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24 mai 2017
From Auguste Rodin to Michelangelo through César, Jean Dubuffet or Alberto Giacometti, the world of sculpture has given birth to many sacred monsters of contemporary Art. Alongside these artists with their flashy names, other sculptors have succeeded in drawing on their talent, but also and aboe all on their originality. This is the case of Chris Gilmour.
Northwest England, in the southern suburbs of Manchester, between the almost usual gray and the vestiges of an industrial golden age, stands Stockport, a city carved like dozens in Albion. Anonymous city in a county where Liverpool and Manchester are culturally dominated. Stockport is the hometown of Paul Warhust, a short-lived British footballer, and Dominic Howard, the drummer of the Muse group. Yet this city crossed by the Mersey could one day prove to be the motherland of a certain Chris Gilmour who pushed his first cries in 1973.
After studying Art in Bristol in 1997 and opening a studio in Manchester, he settled in Italy in 2000 in Udine, in the heart of Friuli. Since then, Chris Gilmour is definitely more (re) known in the “Boot” than Overseas. In 2006, the prestigious Premio Cairo, created in 2000 by the renowned publisher Urban Cairo, was rewarded in a surprising way by Gilmour, who proposed a scale sculpture entirely made with recycled cardboard. "I always used cardboard, but originally it was to make prototypes and models, and my first piece, which was a sculpture itself, was a real-size cardboard cow made in 1998. A humorous answer to what was happening at the time, to replace cattle slaughtered during the mad cow epidemic."
From then on, Chris Gilmour began to consider cardboard as a very interesting material to practice sculpture and began to make pieces more seriously. "The cardboard, although not as strong as traditional sculpture materials like marble or wood, is very flexible. In the end, my works are no more fragile than the works on paper, bronze or wood. As long as the cardboard is treated with care, it should last a lifetime; the oldest piece I have made is nearly twenty years old and is intact."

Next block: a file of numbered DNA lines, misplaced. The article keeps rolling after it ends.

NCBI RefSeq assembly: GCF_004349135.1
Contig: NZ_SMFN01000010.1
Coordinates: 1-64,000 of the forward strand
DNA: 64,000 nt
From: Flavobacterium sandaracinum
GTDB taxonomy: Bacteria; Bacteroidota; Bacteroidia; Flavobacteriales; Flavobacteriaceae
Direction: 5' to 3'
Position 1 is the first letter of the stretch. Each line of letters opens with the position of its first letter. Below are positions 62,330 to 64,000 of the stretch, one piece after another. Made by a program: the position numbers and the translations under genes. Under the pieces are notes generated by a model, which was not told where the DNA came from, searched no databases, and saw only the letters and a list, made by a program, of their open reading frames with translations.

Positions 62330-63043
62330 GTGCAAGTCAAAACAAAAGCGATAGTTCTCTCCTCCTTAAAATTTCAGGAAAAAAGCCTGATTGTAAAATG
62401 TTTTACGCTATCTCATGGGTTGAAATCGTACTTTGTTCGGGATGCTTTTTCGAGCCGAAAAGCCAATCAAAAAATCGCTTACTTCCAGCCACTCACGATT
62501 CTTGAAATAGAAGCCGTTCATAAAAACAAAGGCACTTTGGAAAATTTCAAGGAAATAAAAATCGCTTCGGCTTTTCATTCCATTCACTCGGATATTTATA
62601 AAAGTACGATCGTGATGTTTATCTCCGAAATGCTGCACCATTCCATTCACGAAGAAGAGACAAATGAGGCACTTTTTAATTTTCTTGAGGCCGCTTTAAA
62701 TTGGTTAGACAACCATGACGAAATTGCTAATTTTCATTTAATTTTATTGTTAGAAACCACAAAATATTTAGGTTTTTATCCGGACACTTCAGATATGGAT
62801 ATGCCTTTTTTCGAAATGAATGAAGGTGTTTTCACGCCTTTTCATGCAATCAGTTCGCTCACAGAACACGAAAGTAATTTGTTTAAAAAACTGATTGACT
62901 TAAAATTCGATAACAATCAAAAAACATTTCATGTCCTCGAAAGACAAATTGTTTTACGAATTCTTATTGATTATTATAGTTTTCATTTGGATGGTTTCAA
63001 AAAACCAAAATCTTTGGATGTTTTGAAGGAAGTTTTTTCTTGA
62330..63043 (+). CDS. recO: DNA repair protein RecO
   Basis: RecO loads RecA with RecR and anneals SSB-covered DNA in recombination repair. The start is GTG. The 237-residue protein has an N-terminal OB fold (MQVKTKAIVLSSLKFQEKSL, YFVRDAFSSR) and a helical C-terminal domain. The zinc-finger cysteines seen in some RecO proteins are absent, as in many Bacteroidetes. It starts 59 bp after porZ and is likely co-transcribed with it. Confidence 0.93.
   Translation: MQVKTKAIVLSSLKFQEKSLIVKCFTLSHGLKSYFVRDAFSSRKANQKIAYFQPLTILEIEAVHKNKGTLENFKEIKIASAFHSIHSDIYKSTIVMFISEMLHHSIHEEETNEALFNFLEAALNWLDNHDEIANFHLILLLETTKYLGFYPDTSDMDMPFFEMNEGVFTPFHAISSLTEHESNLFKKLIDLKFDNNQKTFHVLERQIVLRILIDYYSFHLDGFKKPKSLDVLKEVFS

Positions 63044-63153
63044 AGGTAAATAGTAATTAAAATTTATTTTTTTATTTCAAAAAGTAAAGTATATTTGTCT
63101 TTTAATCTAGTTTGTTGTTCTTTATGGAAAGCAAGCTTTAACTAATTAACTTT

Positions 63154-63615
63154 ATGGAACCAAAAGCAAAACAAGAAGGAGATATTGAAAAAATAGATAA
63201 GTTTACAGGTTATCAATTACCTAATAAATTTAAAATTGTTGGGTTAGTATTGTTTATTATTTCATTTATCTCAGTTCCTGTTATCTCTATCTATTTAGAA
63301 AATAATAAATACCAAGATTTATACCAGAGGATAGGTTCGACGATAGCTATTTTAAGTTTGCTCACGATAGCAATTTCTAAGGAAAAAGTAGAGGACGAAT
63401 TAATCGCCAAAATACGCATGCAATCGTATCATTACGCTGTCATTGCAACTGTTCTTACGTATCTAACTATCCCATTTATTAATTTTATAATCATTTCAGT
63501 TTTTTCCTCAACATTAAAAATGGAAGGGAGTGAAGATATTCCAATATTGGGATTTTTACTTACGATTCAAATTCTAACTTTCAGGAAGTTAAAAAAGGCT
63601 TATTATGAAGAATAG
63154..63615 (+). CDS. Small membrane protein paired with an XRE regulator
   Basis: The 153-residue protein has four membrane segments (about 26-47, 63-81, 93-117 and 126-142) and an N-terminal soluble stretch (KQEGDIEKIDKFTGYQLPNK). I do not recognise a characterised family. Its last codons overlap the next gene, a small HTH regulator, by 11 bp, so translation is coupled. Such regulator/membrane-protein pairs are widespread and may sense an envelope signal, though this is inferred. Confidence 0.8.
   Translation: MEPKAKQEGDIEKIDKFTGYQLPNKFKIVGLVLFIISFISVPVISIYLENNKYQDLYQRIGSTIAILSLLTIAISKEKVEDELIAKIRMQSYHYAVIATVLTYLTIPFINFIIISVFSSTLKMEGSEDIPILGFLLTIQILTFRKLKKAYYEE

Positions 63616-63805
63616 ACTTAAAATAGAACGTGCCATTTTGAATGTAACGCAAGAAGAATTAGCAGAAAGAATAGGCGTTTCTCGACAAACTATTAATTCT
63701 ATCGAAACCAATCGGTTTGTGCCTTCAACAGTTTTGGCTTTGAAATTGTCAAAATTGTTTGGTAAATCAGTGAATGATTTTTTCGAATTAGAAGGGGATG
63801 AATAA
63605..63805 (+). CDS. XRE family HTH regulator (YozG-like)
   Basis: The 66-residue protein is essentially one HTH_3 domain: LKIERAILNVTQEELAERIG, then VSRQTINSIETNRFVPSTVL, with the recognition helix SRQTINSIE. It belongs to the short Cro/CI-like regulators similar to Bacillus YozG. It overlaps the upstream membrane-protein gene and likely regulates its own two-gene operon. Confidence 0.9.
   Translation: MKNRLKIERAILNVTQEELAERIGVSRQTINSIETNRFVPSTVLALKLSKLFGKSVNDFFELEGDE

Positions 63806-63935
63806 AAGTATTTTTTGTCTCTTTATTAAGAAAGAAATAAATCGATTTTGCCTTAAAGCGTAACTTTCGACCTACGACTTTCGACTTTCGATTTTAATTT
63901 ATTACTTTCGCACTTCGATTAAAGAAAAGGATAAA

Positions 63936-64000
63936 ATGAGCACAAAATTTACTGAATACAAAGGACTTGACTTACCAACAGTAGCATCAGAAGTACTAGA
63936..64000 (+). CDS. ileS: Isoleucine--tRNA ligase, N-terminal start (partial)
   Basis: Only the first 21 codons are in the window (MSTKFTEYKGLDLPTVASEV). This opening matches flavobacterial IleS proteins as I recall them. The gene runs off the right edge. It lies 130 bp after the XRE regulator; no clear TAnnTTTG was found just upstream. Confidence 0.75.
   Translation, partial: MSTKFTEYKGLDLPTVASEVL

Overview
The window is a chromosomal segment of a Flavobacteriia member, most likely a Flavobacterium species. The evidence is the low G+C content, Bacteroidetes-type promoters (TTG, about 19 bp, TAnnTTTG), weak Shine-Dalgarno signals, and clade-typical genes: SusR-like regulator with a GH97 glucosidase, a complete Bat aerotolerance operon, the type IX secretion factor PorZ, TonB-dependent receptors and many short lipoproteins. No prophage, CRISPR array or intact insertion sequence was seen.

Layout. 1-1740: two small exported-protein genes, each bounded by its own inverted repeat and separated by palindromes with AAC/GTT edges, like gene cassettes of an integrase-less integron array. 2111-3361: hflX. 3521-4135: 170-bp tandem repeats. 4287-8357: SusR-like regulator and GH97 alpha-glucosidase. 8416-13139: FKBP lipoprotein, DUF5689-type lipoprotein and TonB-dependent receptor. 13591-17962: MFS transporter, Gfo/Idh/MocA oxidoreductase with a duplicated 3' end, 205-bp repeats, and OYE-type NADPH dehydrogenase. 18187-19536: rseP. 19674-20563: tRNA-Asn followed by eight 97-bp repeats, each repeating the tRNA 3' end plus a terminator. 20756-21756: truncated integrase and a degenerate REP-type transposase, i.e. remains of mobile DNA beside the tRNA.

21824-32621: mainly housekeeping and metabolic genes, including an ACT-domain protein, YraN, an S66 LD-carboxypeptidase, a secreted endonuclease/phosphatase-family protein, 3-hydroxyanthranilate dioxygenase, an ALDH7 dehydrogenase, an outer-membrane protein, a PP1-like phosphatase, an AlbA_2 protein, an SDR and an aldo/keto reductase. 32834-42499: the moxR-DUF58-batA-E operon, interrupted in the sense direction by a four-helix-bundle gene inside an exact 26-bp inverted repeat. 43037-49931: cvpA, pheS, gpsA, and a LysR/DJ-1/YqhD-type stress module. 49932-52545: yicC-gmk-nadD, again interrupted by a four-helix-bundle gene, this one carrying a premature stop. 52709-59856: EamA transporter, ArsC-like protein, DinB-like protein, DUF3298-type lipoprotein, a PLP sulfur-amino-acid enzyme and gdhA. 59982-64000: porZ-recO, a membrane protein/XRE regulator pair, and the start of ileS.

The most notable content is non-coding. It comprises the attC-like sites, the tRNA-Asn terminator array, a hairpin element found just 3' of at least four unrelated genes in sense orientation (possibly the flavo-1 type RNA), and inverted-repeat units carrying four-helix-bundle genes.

The British artist recycles the packaging material in his detailed sculptures. The realism of the objects carved by Gillmour is such that the artist has already surprised visitors attempting to operate one of his typewriters or open a car door before realizing that the pieces are actually works of Art and not reality. Playing between the memories of childhood, both in the cardboard used and the sculptures made (bicycles, horses, typewriter...), and future prospects by placing himself as a major player in the recycl'art, Chris Gillmour made a modern and environmentally friendly declaration of love while playing on our own nostalgia.
The body, most often motif used in his acrylic paintings, is a pretext for exploring lines and volumes. Borrowing from a graphic vocabulary and the universe of Street art, the artist's canvases or murals are the expression of a new writing which he reorganizes the signs. A hand becomes a line of waves, a nose a tube, an eye a circle, the whole composition is transformed as the gesture becomes a gigantic equation that Manuel Martinez amuses himself to solve, in a desire to "reorganize Chaos "according to his expression.
But chance also plays its part and the paintings on torn cardboard by the artist address the question of arbitrariness, economy and the fragility of the gesture as sine qua non condition of the act of creation.
Working the opposites so that they can better marry, the artist is in search of the "vibrations" created by the contradiction between two colors, a hollow that borders a bump, the autonomous, floating elements that fit together as much of creative possibilities, as so many revealing shocks.